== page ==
That's also a nod to you because Dave not just going to show up anywhere for anybody, but that's your energy, Rob. That's always been your energy. It's musical, but it's so personal. You make somebody feel like, “That's my cousin, Rob.” It's just always been that connection with you. The residency starts on October 4, with the trio.

We're going to do some tributes to some piano giants, to some of my favorite piano players.

Give me one of your favorite piano players and it can't be Herbie.

Kenny Kirkland. My son Riley, his middle name is Kirkland, because of Kenny. Kenny Kirkland is the first famous person I met when I came to New York to go to The New School. I was walking to school on the first day of school. Kenny Kirkland's Lexus pulled up on the side of the road and he walked across the street. I just watched him walk across the street with his cane. And I waited outside for him and he came back out and I talked to him and he gave me his card. I said, “Try to come to the Zinc Bar if you can.” He said, “I’m really busy. I'm on the road with Sting, but I'm also doing The Tonight Show, but if I can, we’ll try to link up.” Very nice. He's always been one of my favorites.

You're also going to have people like Norah Jones, who I feel like is a good friend of yours. You seem to go way back.

We went to jazz camp together. We're both from Texas. She's from Dallas. I'm from Houston. We went to jazz camp at North Texas University. We were in 11th grade. You go to this camp and you’re there for maybe two weeks or so. You play with other students that you don't know. You get together and you play. They put you in these ensembles. There are teachers there and they teach you things. So it's just one of those things. It's really cool. So I met her there in 11th grade.

The next time I saw her, she was at The New School in the practice room playing. I was like, “What are you doing here, Norah?” She's like, “My friend let me in here. I'm rehearsing to make a demo for Blue Note.” Then I saw her on the Grammys. It’s cool to have full circle moments like that. Now she's going to be with me at The Blue Note.

You’ve also got my girl Amber from Moonchild. Her voice, her musical spirit.

Jill Scott introduced me to Amber. I didn't know who Amber was years ago. I didn't know Moonchild and Jill Scott was like, “Do you know Moonchild?” I was like, “No.” She’s like, “Boy, let me play you some stuff.” I was like, “Oh, snap.” A lot of people love them. They're a great band. And she's just so magical. She has a thing and she plays saxophone and flute and arranges. She's awesome.

Will she be doing some of that at The Blue Note?  A little sax?

Hopefully. We'll see. I told her I'm open to everything.

That’s what makes these residencies so special is that you don't really know what you're going to get, but you're going to get something that your friends are going to wish they were there for. Dinner Party is going to be in the house. Talk to me about your relationship with Terrace and even Kamasi, because those are some amazing cats.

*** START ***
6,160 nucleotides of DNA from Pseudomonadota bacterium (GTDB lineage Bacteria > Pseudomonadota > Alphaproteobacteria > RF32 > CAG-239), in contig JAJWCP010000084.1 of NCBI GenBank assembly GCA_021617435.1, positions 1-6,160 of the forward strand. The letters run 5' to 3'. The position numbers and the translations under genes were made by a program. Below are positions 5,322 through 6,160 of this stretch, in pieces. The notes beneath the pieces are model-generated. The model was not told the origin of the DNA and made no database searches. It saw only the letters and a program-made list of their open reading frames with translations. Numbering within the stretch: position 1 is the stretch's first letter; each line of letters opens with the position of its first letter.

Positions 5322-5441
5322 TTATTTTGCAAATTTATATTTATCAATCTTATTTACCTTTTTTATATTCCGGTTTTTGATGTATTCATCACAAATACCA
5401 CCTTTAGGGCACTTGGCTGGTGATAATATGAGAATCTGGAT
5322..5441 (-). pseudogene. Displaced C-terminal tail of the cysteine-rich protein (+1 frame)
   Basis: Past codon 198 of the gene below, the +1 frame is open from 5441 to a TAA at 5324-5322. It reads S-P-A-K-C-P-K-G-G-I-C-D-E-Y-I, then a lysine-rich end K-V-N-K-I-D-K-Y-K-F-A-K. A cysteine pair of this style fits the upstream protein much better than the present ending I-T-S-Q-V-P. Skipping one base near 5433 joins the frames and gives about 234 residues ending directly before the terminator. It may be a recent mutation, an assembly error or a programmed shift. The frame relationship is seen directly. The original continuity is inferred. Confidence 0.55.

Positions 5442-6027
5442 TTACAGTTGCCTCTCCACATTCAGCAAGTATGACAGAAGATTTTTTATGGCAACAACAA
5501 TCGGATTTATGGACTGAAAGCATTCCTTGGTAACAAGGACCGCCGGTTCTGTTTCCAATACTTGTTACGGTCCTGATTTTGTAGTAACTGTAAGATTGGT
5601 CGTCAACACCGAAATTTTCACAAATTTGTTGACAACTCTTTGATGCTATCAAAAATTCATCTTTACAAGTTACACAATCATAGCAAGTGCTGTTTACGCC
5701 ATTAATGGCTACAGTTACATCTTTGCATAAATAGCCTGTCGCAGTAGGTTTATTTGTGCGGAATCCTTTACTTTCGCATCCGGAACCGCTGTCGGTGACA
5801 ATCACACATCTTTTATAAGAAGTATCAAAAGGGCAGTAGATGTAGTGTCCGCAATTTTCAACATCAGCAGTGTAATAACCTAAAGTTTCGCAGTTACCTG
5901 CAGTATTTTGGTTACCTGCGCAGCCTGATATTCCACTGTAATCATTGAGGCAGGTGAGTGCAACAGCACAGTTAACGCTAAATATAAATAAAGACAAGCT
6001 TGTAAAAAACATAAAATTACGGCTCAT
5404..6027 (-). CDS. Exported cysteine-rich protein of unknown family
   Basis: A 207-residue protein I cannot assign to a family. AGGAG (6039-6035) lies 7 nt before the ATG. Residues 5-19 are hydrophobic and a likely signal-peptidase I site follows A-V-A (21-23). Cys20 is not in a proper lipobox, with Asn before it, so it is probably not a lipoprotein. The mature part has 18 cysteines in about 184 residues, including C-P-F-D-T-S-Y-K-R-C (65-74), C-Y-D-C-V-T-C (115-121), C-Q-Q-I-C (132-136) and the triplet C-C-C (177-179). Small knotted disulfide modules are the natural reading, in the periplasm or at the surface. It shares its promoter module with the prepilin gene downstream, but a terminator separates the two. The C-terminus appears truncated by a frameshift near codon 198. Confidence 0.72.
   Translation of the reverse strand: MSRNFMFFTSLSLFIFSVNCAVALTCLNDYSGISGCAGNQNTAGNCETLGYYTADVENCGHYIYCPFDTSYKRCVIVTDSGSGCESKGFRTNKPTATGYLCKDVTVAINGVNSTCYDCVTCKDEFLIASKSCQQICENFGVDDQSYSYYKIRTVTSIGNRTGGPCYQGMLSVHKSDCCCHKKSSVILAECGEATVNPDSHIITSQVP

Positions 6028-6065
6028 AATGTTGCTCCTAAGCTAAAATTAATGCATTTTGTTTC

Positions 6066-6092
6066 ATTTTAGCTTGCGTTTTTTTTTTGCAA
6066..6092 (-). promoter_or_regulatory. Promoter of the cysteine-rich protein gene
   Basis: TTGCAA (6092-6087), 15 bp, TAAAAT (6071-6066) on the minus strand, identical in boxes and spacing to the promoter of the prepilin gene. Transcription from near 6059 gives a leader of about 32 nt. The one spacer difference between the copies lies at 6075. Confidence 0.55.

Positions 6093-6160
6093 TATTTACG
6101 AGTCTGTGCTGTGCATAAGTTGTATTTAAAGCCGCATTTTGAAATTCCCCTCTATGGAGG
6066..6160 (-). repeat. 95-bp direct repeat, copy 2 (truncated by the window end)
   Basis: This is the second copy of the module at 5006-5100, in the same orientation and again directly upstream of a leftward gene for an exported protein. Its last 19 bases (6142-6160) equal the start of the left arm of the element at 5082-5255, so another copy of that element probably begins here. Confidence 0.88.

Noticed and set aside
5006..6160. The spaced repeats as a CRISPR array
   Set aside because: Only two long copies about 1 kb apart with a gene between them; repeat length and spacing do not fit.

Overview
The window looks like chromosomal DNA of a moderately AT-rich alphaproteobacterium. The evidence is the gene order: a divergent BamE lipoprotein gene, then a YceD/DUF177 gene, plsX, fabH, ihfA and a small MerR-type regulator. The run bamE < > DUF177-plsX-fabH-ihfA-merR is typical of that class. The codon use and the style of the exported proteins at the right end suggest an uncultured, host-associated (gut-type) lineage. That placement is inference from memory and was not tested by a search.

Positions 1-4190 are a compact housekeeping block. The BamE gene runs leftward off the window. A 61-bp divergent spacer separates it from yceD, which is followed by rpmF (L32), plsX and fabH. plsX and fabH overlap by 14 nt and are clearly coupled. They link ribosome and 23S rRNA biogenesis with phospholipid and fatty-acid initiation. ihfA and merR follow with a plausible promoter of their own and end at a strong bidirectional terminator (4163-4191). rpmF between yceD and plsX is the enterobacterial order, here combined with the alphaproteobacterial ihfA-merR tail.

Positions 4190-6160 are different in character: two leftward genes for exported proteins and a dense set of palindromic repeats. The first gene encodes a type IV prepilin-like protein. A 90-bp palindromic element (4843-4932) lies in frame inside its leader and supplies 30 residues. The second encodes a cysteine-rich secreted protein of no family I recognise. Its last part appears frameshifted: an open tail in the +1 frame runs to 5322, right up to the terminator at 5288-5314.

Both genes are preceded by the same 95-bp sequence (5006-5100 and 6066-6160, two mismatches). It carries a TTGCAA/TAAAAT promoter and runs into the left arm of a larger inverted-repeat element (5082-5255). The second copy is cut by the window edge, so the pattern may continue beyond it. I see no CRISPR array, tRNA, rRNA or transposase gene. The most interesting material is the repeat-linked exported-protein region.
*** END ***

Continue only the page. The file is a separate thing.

I met Terrace in a jazz camp as well, a different jazz camp in 11th grade in Denver. That's also where I met Keyon Harrold. I met him at the same camp. We've known each other since we were like 15 years old. And Terrace has been doing his thing on the West Coast for a long time with Snoop Dogg and Kendrick Lamar and all these different people.

We kept in touch through the years. I always fly out to LA and work with Terrace. That's how I got on the Pimp the Butterfly album with Terrace. We've been collaborators forever, so we decided to make this Dinner Party album actually during COVID. Like, “Let's make something that we can record but not be in the same room.” So we were all in different rooms, different places during COVID making the first Dinner Party album. I met Kamasi through Terrace and I've been rocking with him for a few years. It’s just great. And we’re all fans of 9th Wonder. I have worked with 9th on different things, so it just made sense. It’s a great feeling.

Art Blakey and the Jazz Messengers on October 25-26. Give us a sneak peek of what's going to happen on that one.

Oh man, I don't even know. We're still trying to figure out what tunes to do. There are so many tunes with Art Blakey and the Jazz Messengers. I took a course on them when I was in college with Charles Tolliver and we ran through all those tunes. So many great musicians came through Art Blakey, like all of them. So I don’t even know. I'm still trying to figure out what songs we're going to play and what we're doing, but I will have some of my friends for sure. I know I'm gonna have Jaleel Shaw on alto sax and Marcus Strickland on tenor sax. I'm gonna have Burniss Travis on bass and Justin Faulkner on drums. It’s gonna be fun.

Last but not least, Yasiin Bey, Mos Def.

He's a staple. He was at the very first Robtoberfest. And I just try to keep him there because I've been rocking with Mo since 2004. He's on a couple of my albums so he's just kind of a staple. When I can get him, I just try to have him there and just kind of brings it all around. I'm always glad to have him, you know. Rest in peace to his mom, Umi. She passed earlier this year or late last year.

This conversation has been edited for brevity and clarity.

Nicole Sweeney is a Queens-born, Long Island-raised music lover. Growing up in New York with West Indian parents, she was surrounded by all types of music every day and the influence of jazz was constant.